Our involvement with Bolsover Castle came about as part of the Derbyshire & Nottinghamshire Medieval Graffiti Survey (DNMGS). Led by Involve Heritage CIC and MBArchaeology, this work began in 2016 and is ongoing – to date we have recorded hundreds of examples of graffiti, including dozens of protection marks, mostly clustered in very specific places or access points. For example, in the rear stairwell of the Little Castle, several doors are protected with a symbol placed at exactly the same height on both sides of the frame, as if creating some kind of invisible forcefield. These are generally witch marks or partial compass circles, although symbols usually described as mason’s marks were also noted – on this occasion, these too might be apotropaics.
Even William Cavendish’s toilet closet in the corner of his bedroom (whose tiny window overlooks the Riding School) is adorned with several compass circles and hexfoil designs. Evil spirits, it seems, will enter a building through any portal they can. Perhaps the most intriguing protection symbols, though, were discovered in Cavendish’s Riding School – they appear to have been specifically located to protect the horses from evil spirits.
Writing on the wall
Our survey of the Riding School buildings was separated into three areas: the shoeing room and forge building, which is set over three floors; the Riding School itself; and the stables area, which currently houses the Discovery Room exhibition space. The final part of the building has been converted into toilet facilities, so any graffiti there have now gone.
Let’s begin by exploring the shoeing room and the forge. On the ground floor, both areas were completely void of graffiti, as were the two rooms on the second floor – a surprise, given that this loft space had exposed roof beams where you might expect to find such markings. But on the first floor, home to two rooms believed to have served as accommodation for grooms or William’s Master of the Horse, our search was rather more fruitful. Two small, partial compass circle designs were spotted on the doorframe leading into the first room, and in the chamber itself six (possibly seven) double-V witch marks have been inscribed on the right-hand side of the window frame.
Enigmatic etchings could also be seen in the second room, where a series of scored ‘tally’ marks have been inscribed, again on the right-hand side of the window frame. Although it is far from certain that tally marks represent protection symbols, a fairly contemporary 17th-century German illustration of a witch’s sabbat clearly shows both tally marks and double-V symbols on a fireplace lintel, placed in order to prevent a witch from entering the building via the chimney. What is particularly interesting about this floor, though, is that both rooms and the landing space also have south-facing windows, yet none are protected with graffiti. Why only the northern perimeter required safeguarding remains elusive, and contradicts what we often see in medieval churches where it is the south porch that is usually inscribed with protective graffiti.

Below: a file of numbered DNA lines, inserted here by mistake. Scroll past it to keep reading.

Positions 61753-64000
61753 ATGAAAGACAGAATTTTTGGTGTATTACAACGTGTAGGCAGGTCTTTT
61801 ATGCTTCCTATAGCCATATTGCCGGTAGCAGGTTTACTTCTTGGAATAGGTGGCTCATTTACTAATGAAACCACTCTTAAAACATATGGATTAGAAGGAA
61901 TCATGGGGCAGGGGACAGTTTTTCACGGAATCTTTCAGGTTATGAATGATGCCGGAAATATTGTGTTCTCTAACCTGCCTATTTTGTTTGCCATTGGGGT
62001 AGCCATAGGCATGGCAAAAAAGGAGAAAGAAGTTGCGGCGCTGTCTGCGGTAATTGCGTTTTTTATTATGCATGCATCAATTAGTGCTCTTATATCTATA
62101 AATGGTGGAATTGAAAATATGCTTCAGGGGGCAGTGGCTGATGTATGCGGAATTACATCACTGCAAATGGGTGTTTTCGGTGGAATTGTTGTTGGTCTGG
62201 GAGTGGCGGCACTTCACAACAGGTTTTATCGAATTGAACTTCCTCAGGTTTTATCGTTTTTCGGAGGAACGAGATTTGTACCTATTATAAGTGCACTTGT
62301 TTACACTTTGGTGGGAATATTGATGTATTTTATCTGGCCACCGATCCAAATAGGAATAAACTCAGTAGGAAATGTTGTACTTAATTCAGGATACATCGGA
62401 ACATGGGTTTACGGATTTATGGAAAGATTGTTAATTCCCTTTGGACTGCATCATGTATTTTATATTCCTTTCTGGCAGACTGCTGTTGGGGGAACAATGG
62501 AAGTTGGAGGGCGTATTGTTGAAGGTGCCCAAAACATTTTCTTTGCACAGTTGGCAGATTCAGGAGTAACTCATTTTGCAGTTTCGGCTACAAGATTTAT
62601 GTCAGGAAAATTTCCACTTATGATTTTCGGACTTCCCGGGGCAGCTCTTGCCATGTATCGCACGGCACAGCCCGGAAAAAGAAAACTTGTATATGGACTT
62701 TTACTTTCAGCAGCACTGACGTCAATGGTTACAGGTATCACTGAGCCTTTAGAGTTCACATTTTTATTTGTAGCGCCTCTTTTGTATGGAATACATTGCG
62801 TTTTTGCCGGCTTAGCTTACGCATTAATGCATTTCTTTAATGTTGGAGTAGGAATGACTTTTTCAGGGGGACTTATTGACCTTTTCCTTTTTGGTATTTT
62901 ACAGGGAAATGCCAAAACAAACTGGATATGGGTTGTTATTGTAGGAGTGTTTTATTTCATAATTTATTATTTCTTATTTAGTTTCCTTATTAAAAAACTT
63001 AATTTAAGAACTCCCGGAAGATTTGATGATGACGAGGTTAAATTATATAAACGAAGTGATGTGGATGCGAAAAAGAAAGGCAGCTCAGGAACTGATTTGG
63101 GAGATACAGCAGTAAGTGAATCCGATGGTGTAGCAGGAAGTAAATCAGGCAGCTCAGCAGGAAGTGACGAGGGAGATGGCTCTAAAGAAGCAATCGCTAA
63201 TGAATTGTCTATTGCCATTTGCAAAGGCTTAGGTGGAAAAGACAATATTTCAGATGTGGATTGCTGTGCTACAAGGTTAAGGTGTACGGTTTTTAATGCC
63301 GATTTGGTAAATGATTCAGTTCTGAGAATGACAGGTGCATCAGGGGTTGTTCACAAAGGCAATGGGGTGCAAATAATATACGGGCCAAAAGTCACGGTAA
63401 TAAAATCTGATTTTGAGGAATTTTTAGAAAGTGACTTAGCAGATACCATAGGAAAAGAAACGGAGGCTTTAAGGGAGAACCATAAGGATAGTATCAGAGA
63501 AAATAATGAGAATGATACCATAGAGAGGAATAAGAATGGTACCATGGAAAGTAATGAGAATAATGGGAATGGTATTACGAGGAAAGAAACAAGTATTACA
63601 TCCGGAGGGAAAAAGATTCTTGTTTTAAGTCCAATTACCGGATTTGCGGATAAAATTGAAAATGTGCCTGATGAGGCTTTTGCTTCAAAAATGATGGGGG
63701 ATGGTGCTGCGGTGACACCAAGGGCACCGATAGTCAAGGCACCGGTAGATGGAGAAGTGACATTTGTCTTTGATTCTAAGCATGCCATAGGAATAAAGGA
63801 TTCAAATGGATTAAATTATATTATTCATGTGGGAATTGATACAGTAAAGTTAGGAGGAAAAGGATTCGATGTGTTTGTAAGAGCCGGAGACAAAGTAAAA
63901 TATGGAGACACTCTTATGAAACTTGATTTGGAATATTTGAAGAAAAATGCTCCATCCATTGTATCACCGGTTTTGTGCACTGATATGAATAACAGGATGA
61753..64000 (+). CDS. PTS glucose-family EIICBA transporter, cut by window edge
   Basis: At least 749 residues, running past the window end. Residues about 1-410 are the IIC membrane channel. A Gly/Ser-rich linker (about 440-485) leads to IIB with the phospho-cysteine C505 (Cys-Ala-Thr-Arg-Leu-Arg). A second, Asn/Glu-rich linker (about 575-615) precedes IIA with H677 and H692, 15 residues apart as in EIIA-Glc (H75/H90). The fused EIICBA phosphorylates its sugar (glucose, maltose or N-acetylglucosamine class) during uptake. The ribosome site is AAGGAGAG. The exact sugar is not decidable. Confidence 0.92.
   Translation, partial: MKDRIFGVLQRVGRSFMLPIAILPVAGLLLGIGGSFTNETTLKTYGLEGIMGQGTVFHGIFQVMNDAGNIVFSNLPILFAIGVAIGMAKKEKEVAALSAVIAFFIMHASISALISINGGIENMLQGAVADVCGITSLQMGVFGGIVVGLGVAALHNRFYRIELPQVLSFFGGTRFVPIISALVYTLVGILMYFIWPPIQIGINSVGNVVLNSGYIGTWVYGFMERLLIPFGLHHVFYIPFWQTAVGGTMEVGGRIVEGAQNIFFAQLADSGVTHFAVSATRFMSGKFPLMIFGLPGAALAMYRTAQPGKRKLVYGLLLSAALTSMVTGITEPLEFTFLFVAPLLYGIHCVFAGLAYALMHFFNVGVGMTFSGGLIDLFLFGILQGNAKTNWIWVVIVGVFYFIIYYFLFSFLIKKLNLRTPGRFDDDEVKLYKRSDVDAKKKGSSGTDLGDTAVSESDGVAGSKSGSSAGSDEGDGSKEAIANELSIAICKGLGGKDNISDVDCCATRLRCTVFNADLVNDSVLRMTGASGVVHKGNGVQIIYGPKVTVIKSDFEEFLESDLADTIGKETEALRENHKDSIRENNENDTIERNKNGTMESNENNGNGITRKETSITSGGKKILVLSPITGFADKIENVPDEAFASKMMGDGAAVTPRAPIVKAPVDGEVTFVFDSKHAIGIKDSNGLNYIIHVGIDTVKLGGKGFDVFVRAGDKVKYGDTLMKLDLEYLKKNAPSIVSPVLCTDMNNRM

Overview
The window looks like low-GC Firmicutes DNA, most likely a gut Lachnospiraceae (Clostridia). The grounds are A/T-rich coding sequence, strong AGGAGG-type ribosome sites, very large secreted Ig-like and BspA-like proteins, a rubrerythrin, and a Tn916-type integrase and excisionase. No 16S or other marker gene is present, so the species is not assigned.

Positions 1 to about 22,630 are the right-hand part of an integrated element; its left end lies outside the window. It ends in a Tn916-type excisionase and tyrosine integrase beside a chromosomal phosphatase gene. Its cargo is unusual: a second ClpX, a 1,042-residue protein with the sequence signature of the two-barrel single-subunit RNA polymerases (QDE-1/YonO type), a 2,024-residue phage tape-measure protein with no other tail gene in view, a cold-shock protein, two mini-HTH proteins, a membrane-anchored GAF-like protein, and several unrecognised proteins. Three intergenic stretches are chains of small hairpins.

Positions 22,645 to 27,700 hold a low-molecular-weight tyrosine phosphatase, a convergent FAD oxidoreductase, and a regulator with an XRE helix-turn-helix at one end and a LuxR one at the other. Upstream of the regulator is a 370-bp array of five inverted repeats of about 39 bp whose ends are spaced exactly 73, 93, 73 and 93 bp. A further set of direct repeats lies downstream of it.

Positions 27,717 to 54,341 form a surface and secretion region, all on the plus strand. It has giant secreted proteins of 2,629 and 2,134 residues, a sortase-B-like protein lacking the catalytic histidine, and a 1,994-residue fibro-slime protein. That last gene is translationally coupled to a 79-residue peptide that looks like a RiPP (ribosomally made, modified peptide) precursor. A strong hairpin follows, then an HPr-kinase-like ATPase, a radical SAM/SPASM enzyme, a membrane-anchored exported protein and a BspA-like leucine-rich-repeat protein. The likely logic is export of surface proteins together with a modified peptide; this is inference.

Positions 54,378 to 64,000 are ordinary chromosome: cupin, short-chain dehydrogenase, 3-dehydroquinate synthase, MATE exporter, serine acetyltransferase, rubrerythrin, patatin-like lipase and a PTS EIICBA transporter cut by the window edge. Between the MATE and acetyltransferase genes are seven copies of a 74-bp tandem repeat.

Moving into the Discovery Room – once the 17th-century stable block – we did note a few examples of historical graffiti, but these were mainly mason’s marks that, unlike those in the Little Castle, probably had a more mundane meaning. Given the modern renovation of the room and the removal of the stable boxes themselves, any protective symbology that had existed appears to have been lost, unfortunately. But on the wooden door that leads from the stables into the Riding School, a large, compass-drawn ‘double circle’ design has survived, hinting that further apotropaics may once have been present in this area too. Meanwhile, the markings in the Riding School itself were on another scale altogether.
Safeguarding the school
Within the school we recorded a flurry of protective graffiti, totalling 20 marks altogether. These included hexfoils/daisy wheels (7), compass circle designs (6), pentangles (3), tally marks (1), starbursts (1), ‘X’ motifs (1), and mesh designs (1). All three of the Riding School’s doors had a compass circle inscribed on the door or frame (with the west door also having a triple ‘X’ design), and six of the nine windows also bore protective marks. Two of these boasted particularly impressive clusters: window three (numbered clockwise from the west door entrance) had two hexfoils/daisy wheels, a pentangle, a compass circle, and a set of tally marks, while window five was marked with three hexfoils/daisy wheels.
The abundance, quality, and variety of protection marks in this part of the building is astounding, especially when considering that several examples are located around 10-12ft above ground level. (The windows were purposefully built high up in the walls in order that the horses would not be distracted from their training by outside views.) Most intriguing, though, is their dispersal. Every piece of protective graffiti is located on or around a door or window – this is a clear case of ‘spiritually barricading’ a room against evil spirits.